This lawsuit that has joined the DePuy Pinnacle MDL claims that he most likely will have to undergo revision surgery as a result of his replacement device complications.
The DePuy Pinnacle MDL asserts that this device was not required to undergo rigorous premarket approval before it went to market and was implanted in patients like Roger.
Essentially, a device is “grandfathered” in because it is very similar to another device that has sought and received approval.
If they had properly tested their hip replacement devices they would have discovered, the MDL states, the serious complications associated with it.
The metal-on-metal design of this device has been found to contribute to a condition know as metallosis.
A plaintiff, Karene M., has filed a products liability claim in a blood clot filter complications lawsuit in Indiana federal court against Cook Medical, the manufacturers of the Cook IVC filter.
She alleges that she was implanted with the product in May 2004, but suffered severe adverse effects and complications due to the products insertion.
The alleged blood clot filter complications lawsuit is filed through a short form master complaint and does not specifically include the alleged complications suffered because of the implantation.
Karene’s blood clot filter complications lawsuit was filed as part of a large multidistrict litigation also known as an MDL. The complaint includes the alleged claims and accusations that the alleged IVC filter complications cause severe adverse effects and complications such as thrombosis, in which loose fragmented device products become stuck in a patient’s heart or lungs, and that they fail to protect the patient against the formation of a blood clot.
The primary purpose of the alleged development of the Cook IVC filter was to prevent blood clots stemming from the body’s lower extremities to migrate towards to the body’s lungs.
Some adverse event reports state that the IVC filter was ineffective at filtering out the blood clots from the bloodstream, the primary reason why the IVC filter was inserted in the first place.
Karene’s Blood Clot Filter Complications Lawsuit is Case No. The Cook IVC Filter MDL is In re: Cook Medical, Inc., IVC Filters Marketing, Sales Practices and Products Liability Litigation, MDL No.
In general, IVC filter lawsuits are filed individually by each plaintiff and are not class actions.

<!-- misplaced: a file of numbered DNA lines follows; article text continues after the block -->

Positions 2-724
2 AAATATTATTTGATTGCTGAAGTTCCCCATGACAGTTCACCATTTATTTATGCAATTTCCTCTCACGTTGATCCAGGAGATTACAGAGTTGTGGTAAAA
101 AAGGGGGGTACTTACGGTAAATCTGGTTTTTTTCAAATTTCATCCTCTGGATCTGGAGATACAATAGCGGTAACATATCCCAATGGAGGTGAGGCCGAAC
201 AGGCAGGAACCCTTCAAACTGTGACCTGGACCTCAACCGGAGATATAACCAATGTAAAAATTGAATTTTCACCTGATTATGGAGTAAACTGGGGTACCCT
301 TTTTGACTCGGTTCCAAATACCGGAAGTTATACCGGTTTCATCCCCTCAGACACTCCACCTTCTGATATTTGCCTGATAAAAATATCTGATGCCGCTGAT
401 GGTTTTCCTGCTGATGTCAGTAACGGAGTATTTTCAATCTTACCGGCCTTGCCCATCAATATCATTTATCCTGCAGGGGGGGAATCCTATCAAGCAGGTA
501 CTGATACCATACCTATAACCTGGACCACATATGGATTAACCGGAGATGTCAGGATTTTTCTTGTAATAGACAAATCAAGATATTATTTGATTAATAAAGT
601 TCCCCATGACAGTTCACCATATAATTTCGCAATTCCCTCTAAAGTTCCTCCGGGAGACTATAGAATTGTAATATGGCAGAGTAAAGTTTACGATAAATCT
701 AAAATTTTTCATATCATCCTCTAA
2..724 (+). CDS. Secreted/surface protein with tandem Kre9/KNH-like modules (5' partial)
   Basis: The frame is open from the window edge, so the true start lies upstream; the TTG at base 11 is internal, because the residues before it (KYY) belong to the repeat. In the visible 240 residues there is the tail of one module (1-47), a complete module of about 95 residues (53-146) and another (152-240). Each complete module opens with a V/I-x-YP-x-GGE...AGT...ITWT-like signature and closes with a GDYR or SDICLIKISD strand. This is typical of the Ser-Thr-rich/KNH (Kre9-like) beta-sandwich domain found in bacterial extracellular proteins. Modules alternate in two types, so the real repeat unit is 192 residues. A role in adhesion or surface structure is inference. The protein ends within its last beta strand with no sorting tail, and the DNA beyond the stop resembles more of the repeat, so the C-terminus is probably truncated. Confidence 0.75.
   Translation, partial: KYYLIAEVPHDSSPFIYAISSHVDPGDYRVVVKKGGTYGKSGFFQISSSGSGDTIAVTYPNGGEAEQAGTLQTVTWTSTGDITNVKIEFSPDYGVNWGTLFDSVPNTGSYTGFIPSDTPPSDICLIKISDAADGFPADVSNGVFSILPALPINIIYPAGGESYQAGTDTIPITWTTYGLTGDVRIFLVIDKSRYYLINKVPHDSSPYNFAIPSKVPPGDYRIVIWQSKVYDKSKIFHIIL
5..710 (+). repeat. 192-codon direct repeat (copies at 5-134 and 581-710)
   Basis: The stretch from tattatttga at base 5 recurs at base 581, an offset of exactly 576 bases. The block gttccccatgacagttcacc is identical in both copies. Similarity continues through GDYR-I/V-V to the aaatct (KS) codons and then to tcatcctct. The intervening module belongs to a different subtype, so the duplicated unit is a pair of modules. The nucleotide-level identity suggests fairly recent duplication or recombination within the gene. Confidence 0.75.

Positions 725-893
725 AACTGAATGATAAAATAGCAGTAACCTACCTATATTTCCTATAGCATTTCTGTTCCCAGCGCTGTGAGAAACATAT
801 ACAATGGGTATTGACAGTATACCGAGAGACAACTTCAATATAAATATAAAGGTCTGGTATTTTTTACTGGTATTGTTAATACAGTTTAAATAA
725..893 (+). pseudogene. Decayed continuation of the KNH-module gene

. A plaintiff, Nicole A., files a products liability litigation against the manufacturers of Mirena, Bayer Healthcare Pharmaceuticals Inc., alleging that she suffered severe adverse effects and complications due to the device.
Nicole files the Mirena lawsuit alleging products liability in New York federal court.
Nicole’s Mirena lawsuit is filed as part of a large multidistrict litigation, or MDL, centered on allegations that the alleged “defective and unreasonably dangerous product” causes the development of PTC, or pseudotumor cerebri.
According to the Mirena lawsuit, the plaintiff alleges that Bayer Healthcare had failed to sufficiently and adequately warn consumers and the medical community at large about the potential adverse effects and complications, including pseudotumor cerebri (PTC).
According to the growing number of lawsuits being filed against the defendant, allegations from plaintiffs are that the Mirena IUD causes severe injuries, including PTC.
Complications with specific kinds of birth control products have been linked to pseudotumor cerebri since the 1990s, but patients who have been implanted with the Mirena IUD are prone to other severe complications as well.
Although the condition is not fatal, it is very painful and may cause permanent damage to those who have been diagnosed with it.
Too much cerebrospinal fluid from pseudotumor cerebri can cause an increase of pressure inside the skull, causing headaches and putting dangerous pressure on the optic nerves.
Patients who have the pseudotumor cerebri condition experience similar symptoms as those suffering from a brain tumor; sometimes these PTC patients may become misdiagnosed with one at first.
. The link between Invega and gynecomastia has become a widespread concern throughout the United States, raised by male patients who reportedly experienced breast development. The alleged link between Invega and gynecomastia stems from allegations of Risperdal, Invega’s predecessor, reportedly causing male breast growth.
Both of these antipsychotics have been linked to male breast growth, allegedly due to unusual biological reactions to these drugs’ treatment mechanism.